Commission advises authorities how to crack down on dual quality food

By Niamh Michail

- Last updated on GMT

© iStock
© iStock

Related tags European union

The Commission has published guidance to help member state authorities crack down on dual quality foods using existing legislation – but how workable is it?

Published yesterday (26 September), the notes do not create any new rules to stamp out the issue dual quality but offer guidance to help consumer and food safety authorities determine whether a breach in existing EU law has taken place and, where possible, act to enforce the law.

In addition to the guidance notes​, the Commission has also released €1m in funding to the Joint Research Centre (JRC) to develop a methodology that will improve comparative tests for food products. This will allow countries to discuss the issue “on a sound and shared scientific basis that is the same for all”, ​it said.

Another option being explored, the Commission said, is a Code of Conduct for producers which would set out standards to be respected to prevent dual quality problems, although FoodDrinkEurope (FDE), the lobby which represents the interests of European food and drink manufacturers, said it has not committed to a creating a code "as such​". It has agreed to engage in a multi-stakeholder dialogue, which is "essential for all to assess the situation and understand what is clearly expected of us",​ spokesperson for FDE Florence Ranson said. "A form of code of conduct may or may not be the outcome but the dialogue is key to finding the right way forward.”

The guidance comes on the back Commission President Jean-Claude Juncker’s State of the Union speech earlier this month in which he promised action. 

"I will not accept that in some parts of Europe, people are sold food of lower quality than in other countries, despite the packaging and branding being identical," ​Juncker said. "We must now equip national authorities with stronger powers to cut out any illegal practices wherever they exist."

Industry has defended changes in recipe formulations across regions, citing a number of reasons from catering to regional preferences to using locally sourced raw materials.

But the issue has been increasingly seen as a way food manufacturers treat Eastern Europeans as second-class citizens. Bulgarian prime minister Boyko Borissov slammed it as “food apartheid​” while Czech agriculture minister Marian Jurečka said it was “unacceptable and discriminatory​”.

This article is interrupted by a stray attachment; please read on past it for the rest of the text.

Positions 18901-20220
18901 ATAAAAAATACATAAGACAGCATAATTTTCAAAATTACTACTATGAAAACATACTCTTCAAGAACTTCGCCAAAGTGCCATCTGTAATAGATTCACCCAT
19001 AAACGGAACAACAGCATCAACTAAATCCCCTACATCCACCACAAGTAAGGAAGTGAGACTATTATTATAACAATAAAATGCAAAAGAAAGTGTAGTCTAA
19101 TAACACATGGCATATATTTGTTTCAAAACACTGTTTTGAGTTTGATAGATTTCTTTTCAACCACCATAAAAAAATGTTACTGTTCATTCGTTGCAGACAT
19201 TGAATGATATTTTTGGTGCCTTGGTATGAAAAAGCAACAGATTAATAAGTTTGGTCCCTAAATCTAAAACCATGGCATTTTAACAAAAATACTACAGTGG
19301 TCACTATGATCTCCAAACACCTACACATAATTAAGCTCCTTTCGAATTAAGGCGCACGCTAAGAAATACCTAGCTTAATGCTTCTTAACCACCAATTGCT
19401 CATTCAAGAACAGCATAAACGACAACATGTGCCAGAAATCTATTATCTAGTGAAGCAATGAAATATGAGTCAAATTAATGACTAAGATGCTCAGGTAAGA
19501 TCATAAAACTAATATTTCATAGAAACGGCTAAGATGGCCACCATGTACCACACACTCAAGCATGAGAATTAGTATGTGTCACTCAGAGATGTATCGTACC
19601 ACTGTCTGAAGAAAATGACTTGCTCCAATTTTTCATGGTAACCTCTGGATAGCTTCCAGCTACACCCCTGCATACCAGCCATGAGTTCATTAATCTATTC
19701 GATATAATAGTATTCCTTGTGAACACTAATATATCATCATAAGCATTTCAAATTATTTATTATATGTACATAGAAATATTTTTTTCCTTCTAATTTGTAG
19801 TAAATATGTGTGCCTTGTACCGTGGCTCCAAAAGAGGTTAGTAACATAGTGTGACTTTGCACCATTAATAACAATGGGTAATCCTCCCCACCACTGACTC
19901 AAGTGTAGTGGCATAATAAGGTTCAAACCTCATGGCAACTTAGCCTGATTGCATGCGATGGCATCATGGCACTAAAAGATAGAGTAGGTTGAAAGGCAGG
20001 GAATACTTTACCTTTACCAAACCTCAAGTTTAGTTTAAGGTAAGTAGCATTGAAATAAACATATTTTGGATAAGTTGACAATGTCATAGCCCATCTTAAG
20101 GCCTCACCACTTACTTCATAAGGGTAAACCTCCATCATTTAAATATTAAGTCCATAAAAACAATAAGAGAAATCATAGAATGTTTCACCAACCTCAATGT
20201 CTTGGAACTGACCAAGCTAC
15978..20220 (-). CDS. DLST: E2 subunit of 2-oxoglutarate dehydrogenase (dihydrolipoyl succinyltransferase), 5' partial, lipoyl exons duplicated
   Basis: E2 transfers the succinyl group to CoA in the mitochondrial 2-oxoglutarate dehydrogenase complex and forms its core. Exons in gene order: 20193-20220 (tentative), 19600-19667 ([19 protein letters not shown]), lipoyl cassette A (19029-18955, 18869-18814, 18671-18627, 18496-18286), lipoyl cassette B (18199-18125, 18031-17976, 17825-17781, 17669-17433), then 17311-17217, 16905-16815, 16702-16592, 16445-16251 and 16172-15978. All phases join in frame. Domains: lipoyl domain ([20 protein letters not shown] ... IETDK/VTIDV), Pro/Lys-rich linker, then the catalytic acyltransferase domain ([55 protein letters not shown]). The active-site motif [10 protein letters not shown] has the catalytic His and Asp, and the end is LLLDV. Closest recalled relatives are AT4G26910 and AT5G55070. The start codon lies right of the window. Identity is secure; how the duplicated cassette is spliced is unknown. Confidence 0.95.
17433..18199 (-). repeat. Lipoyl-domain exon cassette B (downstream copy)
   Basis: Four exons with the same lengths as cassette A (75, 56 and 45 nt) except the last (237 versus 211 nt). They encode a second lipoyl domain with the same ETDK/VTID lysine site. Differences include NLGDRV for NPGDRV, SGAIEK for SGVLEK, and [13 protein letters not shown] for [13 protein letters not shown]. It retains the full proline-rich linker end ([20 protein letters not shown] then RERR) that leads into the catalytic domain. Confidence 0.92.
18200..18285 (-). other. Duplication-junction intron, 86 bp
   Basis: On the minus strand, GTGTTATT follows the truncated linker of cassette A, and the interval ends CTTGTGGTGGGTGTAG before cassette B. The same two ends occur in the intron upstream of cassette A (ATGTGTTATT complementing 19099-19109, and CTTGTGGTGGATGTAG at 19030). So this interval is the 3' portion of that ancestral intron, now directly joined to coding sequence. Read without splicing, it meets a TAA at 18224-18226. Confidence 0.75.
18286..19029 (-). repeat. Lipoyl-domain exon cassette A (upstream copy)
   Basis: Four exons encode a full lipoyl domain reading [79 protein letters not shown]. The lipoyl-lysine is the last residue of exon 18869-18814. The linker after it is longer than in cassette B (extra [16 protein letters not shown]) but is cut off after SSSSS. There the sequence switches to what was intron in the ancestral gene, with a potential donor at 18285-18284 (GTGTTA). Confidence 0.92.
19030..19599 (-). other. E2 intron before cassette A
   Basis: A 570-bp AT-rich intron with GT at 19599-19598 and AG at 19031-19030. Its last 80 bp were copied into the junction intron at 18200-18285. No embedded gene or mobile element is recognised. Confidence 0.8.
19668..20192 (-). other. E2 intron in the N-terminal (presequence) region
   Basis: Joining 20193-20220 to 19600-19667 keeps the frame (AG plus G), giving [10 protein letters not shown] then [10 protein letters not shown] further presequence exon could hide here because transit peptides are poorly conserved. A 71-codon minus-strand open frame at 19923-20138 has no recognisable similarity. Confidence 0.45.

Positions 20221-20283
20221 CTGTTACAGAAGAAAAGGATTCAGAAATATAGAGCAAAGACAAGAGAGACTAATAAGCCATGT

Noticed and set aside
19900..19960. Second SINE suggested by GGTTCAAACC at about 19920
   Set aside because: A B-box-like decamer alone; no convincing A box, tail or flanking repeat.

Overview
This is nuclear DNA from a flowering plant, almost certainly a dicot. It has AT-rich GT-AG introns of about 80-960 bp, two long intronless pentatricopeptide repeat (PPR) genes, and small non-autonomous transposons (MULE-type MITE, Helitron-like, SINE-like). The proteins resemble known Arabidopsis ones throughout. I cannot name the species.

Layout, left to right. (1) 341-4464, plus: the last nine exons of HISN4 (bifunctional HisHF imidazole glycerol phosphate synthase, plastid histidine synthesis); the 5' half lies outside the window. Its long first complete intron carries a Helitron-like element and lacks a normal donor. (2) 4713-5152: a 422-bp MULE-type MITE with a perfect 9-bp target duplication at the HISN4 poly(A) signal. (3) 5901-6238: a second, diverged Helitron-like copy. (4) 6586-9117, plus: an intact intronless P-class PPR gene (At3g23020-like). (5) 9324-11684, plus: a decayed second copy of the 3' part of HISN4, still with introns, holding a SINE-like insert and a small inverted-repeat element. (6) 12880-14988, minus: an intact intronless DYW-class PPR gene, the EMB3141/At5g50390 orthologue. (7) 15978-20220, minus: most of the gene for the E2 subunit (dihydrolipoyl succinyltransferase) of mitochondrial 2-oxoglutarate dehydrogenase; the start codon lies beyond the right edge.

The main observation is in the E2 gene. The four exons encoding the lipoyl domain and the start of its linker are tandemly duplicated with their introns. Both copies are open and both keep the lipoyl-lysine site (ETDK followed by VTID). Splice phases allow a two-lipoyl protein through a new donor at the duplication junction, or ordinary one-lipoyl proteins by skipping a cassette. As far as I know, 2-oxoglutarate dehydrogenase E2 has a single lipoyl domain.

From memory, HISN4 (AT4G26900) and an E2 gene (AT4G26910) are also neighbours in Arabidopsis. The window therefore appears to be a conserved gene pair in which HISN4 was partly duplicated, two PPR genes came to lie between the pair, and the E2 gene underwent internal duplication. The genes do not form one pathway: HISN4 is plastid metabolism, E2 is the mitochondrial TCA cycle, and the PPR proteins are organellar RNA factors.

A case-by-case basis

The guidance advises authorities to use three pieces of EU legislation to tackle the issue of dual quality: the General Food Law Regulation, Food Information to

© European Commission

Consumers Regulation and the Unfair Commercial Practices Directive.

The Commission notes that manufacturers are legally allowed to vary the ingredients of a branded product for different countries as long as the ingredients are clearly indicated on the label.

However, a product would be breaching the EU’s Unfair Commercial Practices Directive (2005/29/EC), for instance, if the authority can demonstrate three factors.

Firstly, if consumers have “legitimate specific expectations​” from a product compared to a ‘product of reference’ and this significantly deviates from these expectations.

Secondly, if the manufacturer fails to provide sufficient information, meaning consumers cannot understand that a difference with their expectations exists.

And thirdly, if this lack of information could lead consumers to buy a product they would not have bought otherwise.

‘A step in the right direction’

Food law expert and managing director of Hylobates Consulting, Luca Bucchini, said the guidance is a step in the right direction, and the Commission should be praised for being proactive in dealing with this "tricky issue​".

Importantly, the guidance also provides a framework for enforcement authorities to act, Bucchini said. "Much of the issue stems from the fact that national authorities have been incapable or unable to build legal cases showing that consumers were misled.”

An EU authority with enforcement powers, such as in the case of anti-trust law, would help, he said, "but the Commission is doing its best in the present situation​".

“The key is whether the consumer is buying product X because he or she believes it has the same formula everywhere in the EU. When she is alerted that is not the same, then the misleading factor should be gone.”

“The guidance correctly implies that no further legislation is required. It also focuses the attention on the key aspect: if the consumer was informed of the differences, would she or he still buy the product? Would a Hungarian consumer still buy internationally famous snack X if it carried a label saying ‘adapted to Hungarian taste’?

New opportunities?

Whether the guidance results in companies being taken pursued by national authorities for breaching EU food law remains to be seen. In the meantime, Bucchini advises food businesses to "take notice".

"If they use exactly the same formula across the EU, there could be a market opportunity. Second, they should perform an honest self-assessment, and consider some label changes.”

But Bucchini warned: “Having multilingual labels which suggest the same product is sold across markets (for example, with German and Hungarian), where in reality it is not (Hungary only) may be considered suspicious.”

Meanwhile, a market for parallel sales could open up for "enterprising" ​food business operators who add a 'German recipe version' to Eastern European products, Bucchini suggested.

Next month the Commission will take part in a high-level ministerial Consumer Summit on dual quality food in Bratislava. It is also organising workshops with consumer protection and food safety authorities in September and November.

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